Thursday, 22 February 2018

Quite early one morning

From our apartment, we can see the middle school which our daughters would have attended had we stayed in Victoria, rather then heading to Hades.

It's been upgraded in the intervening years and is now a rather handsome off-white building with Mondrian-like squares amid stencils of trees and sea landscapes.

I've learned to close the door of the en suite bathroom before using it.  All manner of people bring all sorts of dogs to the schoolyard outside of hours - something unheard of in Rockcliffe Park, where dogs were banned from school property.

At recess, the yard fills with kids ranging in ages eleven to fourteen.  Small knots of them make their way to the fence where the grass slopes down rather suddenly to two or three ancient trees.  This puts them out of sight of the school, but I'm not sure it occurs to them that they're in full view: of the quiet street, where people park their cars to walk to the shops on the busier thoroughfares, and me, sitting on the bed, while I put on my make-up.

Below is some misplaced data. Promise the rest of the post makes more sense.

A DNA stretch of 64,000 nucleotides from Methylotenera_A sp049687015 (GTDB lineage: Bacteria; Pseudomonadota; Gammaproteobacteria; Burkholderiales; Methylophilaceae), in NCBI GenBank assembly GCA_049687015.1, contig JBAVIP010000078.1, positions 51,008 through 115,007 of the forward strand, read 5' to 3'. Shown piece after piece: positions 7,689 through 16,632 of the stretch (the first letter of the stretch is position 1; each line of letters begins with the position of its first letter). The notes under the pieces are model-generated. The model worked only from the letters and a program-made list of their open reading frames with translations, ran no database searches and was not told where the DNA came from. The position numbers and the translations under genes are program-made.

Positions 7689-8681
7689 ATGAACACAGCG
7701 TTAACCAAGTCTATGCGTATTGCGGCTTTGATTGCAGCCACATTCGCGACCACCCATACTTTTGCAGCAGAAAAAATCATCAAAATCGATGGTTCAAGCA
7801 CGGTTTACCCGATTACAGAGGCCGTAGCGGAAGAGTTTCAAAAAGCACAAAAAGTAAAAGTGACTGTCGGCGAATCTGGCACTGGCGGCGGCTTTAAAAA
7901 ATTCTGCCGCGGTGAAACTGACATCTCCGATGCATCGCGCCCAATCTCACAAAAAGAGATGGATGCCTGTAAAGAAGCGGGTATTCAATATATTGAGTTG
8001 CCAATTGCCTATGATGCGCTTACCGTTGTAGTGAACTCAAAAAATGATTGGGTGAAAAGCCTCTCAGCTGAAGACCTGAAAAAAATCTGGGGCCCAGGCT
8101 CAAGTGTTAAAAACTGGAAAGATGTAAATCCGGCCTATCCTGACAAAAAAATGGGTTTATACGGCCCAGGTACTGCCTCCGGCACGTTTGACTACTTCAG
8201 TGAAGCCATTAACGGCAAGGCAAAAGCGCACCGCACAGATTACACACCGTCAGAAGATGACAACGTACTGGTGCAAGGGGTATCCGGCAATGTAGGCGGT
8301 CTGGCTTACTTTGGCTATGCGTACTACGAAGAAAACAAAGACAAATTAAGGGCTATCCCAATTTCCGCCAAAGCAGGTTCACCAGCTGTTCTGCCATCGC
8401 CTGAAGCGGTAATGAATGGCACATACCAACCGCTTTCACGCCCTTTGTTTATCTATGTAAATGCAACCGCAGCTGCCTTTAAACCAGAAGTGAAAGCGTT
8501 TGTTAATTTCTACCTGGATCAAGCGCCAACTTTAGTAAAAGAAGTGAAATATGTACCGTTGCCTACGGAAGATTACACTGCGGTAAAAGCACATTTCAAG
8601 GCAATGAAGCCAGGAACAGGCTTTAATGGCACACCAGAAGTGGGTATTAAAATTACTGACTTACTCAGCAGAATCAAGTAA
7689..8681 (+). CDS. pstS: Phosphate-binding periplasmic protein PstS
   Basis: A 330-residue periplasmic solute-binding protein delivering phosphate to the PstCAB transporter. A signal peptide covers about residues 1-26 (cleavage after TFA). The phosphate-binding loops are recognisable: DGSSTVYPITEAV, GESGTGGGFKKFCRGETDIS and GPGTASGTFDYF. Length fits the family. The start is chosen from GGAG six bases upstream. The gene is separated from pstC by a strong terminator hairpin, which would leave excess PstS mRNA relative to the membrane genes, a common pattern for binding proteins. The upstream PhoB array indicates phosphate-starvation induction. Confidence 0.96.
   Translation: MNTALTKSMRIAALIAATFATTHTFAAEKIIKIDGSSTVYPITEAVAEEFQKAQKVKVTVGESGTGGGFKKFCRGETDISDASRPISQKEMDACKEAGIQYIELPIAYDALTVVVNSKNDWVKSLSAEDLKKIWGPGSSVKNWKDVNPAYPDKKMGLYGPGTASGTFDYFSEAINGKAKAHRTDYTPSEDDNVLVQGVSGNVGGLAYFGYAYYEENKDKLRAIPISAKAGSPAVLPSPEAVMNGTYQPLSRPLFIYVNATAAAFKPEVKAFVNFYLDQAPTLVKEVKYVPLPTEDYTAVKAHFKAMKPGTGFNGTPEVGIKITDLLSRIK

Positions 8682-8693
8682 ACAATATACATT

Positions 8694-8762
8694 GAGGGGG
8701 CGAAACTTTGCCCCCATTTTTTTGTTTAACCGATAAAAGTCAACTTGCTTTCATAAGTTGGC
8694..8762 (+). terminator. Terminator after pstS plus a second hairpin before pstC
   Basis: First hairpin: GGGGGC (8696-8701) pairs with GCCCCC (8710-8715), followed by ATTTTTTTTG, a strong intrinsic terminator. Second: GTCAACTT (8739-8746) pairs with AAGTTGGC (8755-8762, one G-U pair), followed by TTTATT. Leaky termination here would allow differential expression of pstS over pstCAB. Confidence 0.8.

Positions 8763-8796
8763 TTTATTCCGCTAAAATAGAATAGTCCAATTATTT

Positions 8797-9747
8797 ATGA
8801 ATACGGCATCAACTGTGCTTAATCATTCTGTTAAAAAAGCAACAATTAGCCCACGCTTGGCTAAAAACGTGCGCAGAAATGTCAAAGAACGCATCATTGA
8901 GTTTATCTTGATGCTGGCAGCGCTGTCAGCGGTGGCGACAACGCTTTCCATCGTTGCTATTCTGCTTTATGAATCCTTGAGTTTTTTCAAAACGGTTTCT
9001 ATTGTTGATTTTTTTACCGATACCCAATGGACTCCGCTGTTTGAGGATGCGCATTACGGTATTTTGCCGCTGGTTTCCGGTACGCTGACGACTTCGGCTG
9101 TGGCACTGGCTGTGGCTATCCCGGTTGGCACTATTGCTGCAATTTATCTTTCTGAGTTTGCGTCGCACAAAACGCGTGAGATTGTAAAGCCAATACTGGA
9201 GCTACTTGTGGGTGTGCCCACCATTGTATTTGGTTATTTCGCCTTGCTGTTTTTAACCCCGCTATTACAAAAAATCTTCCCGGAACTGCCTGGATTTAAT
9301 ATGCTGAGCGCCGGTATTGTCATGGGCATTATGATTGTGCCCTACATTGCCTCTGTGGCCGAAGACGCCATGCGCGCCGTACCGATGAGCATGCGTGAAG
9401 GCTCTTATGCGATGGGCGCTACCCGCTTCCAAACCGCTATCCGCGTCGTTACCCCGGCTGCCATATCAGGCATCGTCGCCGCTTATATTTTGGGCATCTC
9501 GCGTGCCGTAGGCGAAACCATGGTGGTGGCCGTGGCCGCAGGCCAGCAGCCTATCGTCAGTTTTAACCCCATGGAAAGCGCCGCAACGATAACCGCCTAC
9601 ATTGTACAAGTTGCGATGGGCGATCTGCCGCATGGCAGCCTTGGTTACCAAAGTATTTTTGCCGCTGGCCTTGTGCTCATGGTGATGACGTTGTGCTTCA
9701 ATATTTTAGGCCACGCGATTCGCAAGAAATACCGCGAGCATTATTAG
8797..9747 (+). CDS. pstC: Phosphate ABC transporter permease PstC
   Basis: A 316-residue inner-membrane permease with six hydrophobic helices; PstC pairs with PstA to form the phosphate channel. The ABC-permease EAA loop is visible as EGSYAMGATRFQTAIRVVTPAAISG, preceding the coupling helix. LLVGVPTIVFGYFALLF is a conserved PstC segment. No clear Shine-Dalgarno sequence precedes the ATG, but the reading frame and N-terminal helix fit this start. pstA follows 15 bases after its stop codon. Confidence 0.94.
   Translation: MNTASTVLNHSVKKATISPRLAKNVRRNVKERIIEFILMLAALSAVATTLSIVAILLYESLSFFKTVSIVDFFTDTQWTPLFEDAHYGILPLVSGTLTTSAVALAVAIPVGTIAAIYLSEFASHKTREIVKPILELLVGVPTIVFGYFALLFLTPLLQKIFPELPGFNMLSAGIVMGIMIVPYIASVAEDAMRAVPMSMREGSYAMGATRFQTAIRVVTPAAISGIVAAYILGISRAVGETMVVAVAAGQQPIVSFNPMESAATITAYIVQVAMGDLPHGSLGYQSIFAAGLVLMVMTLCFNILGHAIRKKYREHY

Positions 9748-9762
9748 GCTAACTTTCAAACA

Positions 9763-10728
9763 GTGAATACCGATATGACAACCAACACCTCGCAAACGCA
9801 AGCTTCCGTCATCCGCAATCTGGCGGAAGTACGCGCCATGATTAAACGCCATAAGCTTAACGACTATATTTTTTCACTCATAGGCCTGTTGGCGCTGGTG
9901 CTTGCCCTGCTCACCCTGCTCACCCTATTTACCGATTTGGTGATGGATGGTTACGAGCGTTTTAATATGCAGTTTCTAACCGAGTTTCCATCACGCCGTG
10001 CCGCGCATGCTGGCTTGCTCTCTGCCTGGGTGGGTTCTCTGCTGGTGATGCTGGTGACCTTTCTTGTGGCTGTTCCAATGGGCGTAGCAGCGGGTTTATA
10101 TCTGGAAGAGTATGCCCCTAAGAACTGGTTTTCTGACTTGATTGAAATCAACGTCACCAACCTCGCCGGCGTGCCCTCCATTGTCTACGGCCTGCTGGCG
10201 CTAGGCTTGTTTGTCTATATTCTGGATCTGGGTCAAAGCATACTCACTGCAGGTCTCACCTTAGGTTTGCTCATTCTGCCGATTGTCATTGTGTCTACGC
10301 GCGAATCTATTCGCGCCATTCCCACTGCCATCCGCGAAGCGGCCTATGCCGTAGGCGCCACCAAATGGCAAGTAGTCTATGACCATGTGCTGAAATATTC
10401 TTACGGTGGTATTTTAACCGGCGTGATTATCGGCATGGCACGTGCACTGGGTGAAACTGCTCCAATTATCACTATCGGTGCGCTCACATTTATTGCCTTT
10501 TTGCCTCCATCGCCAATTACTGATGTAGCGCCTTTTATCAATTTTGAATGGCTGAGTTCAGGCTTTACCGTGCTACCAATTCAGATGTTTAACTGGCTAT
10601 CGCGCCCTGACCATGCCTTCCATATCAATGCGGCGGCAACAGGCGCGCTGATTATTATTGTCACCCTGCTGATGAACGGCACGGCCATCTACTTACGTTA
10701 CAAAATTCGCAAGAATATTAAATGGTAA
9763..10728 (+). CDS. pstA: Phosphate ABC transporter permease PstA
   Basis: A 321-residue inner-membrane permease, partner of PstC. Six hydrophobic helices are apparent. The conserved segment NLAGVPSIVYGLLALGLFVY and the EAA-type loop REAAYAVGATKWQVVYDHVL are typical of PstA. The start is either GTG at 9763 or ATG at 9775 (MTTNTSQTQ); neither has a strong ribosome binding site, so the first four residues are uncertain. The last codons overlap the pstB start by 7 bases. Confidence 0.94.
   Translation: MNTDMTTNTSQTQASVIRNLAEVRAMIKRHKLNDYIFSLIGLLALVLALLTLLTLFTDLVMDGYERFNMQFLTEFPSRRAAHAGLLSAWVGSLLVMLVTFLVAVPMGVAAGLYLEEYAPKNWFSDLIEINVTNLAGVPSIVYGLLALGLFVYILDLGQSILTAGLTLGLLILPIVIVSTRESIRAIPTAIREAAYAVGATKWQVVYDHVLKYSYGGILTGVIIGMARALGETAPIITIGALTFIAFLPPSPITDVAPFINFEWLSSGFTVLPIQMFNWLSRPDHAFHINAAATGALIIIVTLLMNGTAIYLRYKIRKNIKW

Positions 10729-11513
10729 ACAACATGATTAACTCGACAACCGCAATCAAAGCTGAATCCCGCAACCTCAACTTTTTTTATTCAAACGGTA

This morning, I open the curtains to see the distant figures loping up to the school entrance, some clutching instrument cases, all wearing packsacks and clad in variations of jeans.

The young couple are obscured from their classmates and teachers by the slope of the grounds and by the tall tree by the chainlink fence, but I can see them clearly.  I doubt they'd care.  She's blond and bespectacled; he's her height, dark-haired in baggy jacket and light trousers.

How old are they?  Certainly no older than fourteen, possibly as young as twelve. Feeling self-conscious, I step away from the window, but they're oblivious to everything but each other.

I sit down on the other side of the bed, back to the window, to put on my shoes, wondering if they'll have any memory of this morning years from now: the chill of February, the half-light, the swish of the morning buses and cars.  The smell and taste of each other.

Shoes on, I stand, turn, and they've vanished; I can't even see anyone crossing the long field back to the school, where final stragglers are melting into the doors, some running, some plodding.  It's past 8:30.

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